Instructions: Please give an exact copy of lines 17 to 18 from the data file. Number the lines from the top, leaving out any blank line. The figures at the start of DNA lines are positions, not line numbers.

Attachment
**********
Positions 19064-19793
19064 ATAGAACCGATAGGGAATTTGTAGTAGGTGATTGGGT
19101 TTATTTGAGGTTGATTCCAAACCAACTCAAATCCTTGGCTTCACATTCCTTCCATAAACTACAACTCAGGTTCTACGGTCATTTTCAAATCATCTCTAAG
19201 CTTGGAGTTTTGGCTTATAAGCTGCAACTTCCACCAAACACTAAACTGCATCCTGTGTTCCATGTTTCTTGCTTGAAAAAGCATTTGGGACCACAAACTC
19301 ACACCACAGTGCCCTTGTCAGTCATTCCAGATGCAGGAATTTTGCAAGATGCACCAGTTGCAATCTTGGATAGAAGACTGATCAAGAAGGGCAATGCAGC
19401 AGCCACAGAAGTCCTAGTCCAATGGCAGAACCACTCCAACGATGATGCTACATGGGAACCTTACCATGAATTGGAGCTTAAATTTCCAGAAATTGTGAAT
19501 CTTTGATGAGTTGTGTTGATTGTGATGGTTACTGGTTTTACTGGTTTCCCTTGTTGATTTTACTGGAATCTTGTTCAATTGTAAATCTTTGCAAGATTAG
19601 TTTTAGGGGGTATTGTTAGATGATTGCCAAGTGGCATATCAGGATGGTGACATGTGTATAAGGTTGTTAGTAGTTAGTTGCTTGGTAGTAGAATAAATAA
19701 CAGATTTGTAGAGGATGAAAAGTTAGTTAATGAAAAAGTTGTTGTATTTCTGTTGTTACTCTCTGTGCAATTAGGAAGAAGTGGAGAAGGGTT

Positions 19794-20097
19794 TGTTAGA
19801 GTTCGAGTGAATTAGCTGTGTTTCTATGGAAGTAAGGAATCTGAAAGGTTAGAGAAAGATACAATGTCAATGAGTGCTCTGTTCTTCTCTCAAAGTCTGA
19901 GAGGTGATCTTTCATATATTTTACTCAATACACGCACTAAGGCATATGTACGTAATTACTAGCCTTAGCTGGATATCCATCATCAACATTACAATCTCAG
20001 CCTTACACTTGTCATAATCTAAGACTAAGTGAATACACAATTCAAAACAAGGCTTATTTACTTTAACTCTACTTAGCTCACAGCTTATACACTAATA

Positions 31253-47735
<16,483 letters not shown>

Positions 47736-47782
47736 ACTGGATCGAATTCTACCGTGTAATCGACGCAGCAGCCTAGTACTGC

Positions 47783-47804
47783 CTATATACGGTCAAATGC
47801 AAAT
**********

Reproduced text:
Positions 47736-47782
47736 ACTGGATCGAATTCTACCGTGTAATCGACGCAGCAGCCTAGTACTGC